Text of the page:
It’s been four years since we last saw Captain Jack Sparrow and his mates sail the seas, but they’re finally back for this fourth outing, Pirates of the Caribbean: On Stranger Tides. The main worry I had before this entry began was whether or not the franchise had enough steam left to still be entertaining after three highly successful films. What we end up with for this entry is a film that shows that perhaps this series has passed its prime.
It begins with Mr. Gibbs (Kevin McNally) on trial for the crime of piracy among others. An attempted rescue attempt from Captain Jack Sparrow (Johnny Depp) ends up with both of them in custody. However, instead of being sent to jail, Sparrow is brought before King George (Richard Griffiths), who orders that he assist a fleet in finding the fabled fountain of youth. The mission is to be led by none other than his old rival Captain Barbossa (Geoffrey Rush) which doesn’t sit too well with Sparrow.
An escape attempt eventually leads him to an encounter with an old girlfriend of his, Angelica (Penelope Cruz), who shanghais him into service aboard Captain Blackbeard’s (Ian McShane) ship, which is also on a quest to find the fountain of youth. Meanwhile, a bargain with Barbossa lands Mr. Gibbs in his crew. It becomes a race between Blackbeard’s crew, Barbossa’s crew, as well as the Spanish to retrieve the necessary items in order to perform a ritual at the fountain in which the victors could receive eternal life.
The summary may seem extremely convoluted, but in fact, the main problem with the film is the exact opposite. This outing of the Pirates franchise doesn’t have enough story to it to warrant its 130 minute runtime. It may be the shortest of the series, but somehow it ended up feeling like the longest. Putting aside the minor details of events, the only real story that the film has is that everyone is trying to get to the fountain of youth first. For the rest of the film, it seems as though the writers, Ted Elliott and Terry Rossio, decided to fill up the film with some action scenes and unnecessary sideplots.
In order to take a look at these sideplots, I first have to explain that in order to use the fountain of youth, the various crews have to collect certain items which include two chalices and a tear from a mermaid. For some strange reason, the writers chose to make the mermaids into vampire-like creatures that ravenously attack people. I know it’s important to have obstacles on a quest like this, but this was just ridiculous.
Later on, there is a completely unnecessary “romance” between one of these mermaids and a clergyman who has unwillingly become a part of Blackbeard’s crew. It ends up adding nothing to the story and merely comes across as filler since these two characters aren’t important enough nor developed enough to care about.
Speaking of romance, you may recall how Orlando Bloom and Keira Knightley had provided the romance for the previous three films, but since they both declined to return for this latest outing, that gap left by their absence had to be filled somehow. The first romance, I’ve already mentioned. The second is between Sparrow and Angelica, but like the other, this romance ends up going nowhere and ends up holding very little interest.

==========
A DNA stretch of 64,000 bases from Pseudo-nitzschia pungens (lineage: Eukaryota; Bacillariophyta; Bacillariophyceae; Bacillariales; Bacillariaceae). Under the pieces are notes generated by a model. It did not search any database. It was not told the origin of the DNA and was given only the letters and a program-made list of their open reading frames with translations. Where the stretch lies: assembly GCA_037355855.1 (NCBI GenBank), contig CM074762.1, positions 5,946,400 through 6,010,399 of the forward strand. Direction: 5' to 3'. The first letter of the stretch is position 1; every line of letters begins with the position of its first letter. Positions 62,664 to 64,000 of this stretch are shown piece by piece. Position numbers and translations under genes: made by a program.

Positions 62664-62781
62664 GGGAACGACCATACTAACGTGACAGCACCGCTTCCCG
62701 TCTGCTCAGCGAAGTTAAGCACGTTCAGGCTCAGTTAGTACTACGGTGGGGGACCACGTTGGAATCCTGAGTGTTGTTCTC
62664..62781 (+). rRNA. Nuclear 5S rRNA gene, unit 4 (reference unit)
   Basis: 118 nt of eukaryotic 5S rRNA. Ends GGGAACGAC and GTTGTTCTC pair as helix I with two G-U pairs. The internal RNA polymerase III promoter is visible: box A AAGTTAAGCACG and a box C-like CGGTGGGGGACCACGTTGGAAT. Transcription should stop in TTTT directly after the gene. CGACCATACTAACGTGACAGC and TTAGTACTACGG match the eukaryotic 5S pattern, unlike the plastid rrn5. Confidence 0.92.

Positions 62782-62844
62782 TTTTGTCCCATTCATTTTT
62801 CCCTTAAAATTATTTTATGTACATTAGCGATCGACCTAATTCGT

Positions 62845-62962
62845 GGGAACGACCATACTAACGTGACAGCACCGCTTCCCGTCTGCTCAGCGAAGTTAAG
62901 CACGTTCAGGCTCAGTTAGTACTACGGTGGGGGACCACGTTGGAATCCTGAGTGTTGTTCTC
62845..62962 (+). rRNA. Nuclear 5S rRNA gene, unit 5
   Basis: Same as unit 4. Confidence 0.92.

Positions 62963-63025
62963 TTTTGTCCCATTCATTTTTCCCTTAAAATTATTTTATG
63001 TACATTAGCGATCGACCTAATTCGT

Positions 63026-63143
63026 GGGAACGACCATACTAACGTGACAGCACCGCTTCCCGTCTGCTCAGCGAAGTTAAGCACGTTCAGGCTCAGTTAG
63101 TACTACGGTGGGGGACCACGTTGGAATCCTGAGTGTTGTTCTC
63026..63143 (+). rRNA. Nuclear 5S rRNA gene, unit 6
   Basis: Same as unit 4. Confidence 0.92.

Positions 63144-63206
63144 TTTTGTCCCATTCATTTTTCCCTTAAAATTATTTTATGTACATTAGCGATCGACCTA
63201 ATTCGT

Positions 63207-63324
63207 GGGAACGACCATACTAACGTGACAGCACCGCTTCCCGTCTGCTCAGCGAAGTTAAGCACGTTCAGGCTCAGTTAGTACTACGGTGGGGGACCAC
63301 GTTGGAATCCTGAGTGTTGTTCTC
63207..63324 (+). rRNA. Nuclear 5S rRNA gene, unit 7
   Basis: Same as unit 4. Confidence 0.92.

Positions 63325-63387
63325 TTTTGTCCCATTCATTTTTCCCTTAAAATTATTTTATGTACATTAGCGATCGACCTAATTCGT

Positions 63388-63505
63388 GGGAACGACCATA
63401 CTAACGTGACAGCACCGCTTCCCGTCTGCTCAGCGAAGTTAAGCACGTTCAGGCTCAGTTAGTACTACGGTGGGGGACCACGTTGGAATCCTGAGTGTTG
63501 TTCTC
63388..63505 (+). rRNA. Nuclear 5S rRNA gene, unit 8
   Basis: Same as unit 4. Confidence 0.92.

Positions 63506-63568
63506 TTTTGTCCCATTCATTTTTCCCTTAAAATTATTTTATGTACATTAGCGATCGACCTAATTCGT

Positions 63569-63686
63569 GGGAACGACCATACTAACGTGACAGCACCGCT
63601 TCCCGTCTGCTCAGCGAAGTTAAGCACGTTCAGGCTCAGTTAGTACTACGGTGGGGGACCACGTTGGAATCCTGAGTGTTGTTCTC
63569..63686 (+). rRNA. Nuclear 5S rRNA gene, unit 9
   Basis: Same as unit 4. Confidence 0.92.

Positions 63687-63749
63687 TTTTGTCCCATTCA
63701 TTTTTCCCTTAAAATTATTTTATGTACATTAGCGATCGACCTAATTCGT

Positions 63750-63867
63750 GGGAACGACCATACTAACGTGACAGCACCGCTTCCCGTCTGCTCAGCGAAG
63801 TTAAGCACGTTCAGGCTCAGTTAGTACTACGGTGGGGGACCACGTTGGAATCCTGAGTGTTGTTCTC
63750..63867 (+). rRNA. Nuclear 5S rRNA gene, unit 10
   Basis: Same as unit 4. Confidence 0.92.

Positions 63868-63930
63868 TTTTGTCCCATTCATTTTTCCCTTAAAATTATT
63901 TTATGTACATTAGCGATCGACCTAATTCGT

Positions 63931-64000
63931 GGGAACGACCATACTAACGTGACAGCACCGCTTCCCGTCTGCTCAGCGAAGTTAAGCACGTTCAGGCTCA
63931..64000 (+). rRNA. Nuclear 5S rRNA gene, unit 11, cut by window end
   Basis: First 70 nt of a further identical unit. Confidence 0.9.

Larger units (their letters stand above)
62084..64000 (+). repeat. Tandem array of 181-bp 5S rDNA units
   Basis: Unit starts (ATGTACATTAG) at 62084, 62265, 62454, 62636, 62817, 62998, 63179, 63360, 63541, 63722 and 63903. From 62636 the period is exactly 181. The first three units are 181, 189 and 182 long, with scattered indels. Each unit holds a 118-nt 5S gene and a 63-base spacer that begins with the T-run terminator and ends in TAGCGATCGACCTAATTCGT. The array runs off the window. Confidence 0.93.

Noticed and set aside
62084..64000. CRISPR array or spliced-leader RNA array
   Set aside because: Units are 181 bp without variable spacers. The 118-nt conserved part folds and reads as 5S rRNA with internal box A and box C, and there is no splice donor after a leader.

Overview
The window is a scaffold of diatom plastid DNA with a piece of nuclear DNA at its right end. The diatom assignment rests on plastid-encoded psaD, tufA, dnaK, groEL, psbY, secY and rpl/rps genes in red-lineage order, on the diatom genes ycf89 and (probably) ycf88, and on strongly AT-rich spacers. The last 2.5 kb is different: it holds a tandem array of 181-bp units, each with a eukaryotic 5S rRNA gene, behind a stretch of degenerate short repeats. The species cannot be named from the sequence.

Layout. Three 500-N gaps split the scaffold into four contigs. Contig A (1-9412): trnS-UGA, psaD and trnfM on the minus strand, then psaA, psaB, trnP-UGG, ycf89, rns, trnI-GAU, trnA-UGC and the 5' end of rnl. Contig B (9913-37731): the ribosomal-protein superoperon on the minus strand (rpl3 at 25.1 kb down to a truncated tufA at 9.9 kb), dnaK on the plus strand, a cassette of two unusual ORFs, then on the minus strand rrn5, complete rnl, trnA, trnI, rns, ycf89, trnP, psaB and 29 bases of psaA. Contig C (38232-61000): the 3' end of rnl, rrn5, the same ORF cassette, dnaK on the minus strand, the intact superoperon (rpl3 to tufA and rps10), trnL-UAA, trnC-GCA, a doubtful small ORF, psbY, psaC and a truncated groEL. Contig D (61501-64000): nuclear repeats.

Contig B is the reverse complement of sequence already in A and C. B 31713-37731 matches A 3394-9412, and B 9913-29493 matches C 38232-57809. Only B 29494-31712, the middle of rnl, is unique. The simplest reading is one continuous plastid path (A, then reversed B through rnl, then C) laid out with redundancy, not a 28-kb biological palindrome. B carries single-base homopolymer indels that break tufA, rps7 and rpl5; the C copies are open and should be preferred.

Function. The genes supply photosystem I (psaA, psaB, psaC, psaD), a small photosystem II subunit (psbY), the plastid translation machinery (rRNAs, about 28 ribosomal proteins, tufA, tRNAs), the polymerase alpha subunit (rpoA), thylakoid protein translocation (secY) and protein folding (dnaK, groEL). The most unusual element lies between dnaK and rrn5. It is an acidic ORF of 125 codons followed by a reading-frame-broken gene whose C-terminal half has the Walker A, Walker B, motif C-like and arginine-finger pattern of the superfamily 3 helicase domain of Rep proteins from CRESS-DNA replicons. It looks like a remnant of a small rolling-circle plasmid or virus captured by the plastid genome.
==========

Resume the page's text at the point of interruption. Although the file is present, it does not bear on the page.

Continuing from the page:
The first three films had a pervasive sense of fun while being highly entertaining at the same time, but it is that sense of fun that felt like it was missing from this film, and since there was very little story to be had here, it only came off as partially entertaining. It could be that Elliott and Rossio were just too hard pressed to come up with anything as good as they had written before, or it could be the change in director (this entry was directed by Rob Marshall, director of Chicago, while the previous three had been directed by Gore Verbinski). Whatever the reason may be, this latest entry just didn’t feel like it belonged with the other films. Without that sense of fun, much of it just ends up coming off as very bleak.
Despite these problems, there were a couple of things to enjoy about it. Some of the actions scenes were entertaining and well-done like those in the previous films. There are numerous swordfights and daring escapes that will delight many. We also get an outstanding production design from Academy Award-winner John Myhre (Chicago, Memoirs of a Geisha).
The last thing I’ll mention is that this film had no business being in 3D. It adds absolutely nothing and was completely pointless. All the 3D does here is make a dark film even darker until it gets to the point where it’s hard to see what’s going on. During the film, I lifted up my glasses several times in order to remind myself how the film should look and so that I could notice all the detail that the crew worked so hard to put into it. Like the previous films, this one is meant to be seen in bright 2-D, so avoid the bland 3-D at all cost.
Pirates of the Caribbean: On Stranger Tides is not really a bad film, it’s more so a disappointing and forgettable one. The previous films had been filled with great adventure, fun, camaraderie between the characters, and great stories, but most of that was lacking from this film. It doesn’t really leave the franchise open for another sequel, and perhaps that’s for the best, though it’s been reported that Rossio has already turned in a script for a fifth film, so perhaps he thinks he can take the story somewhere else. There are even rumors that Disney wants to shoot five and six back-to-back, so perhaps another grand two-parter is on the way. Let’s just hope they first learn from their mistakes on this film before charging ahead into the next.
Great production design and a couple well done action scenes make this one somewhat enjoyable.
Pirates of the Caribbean: On Stranger Tides Review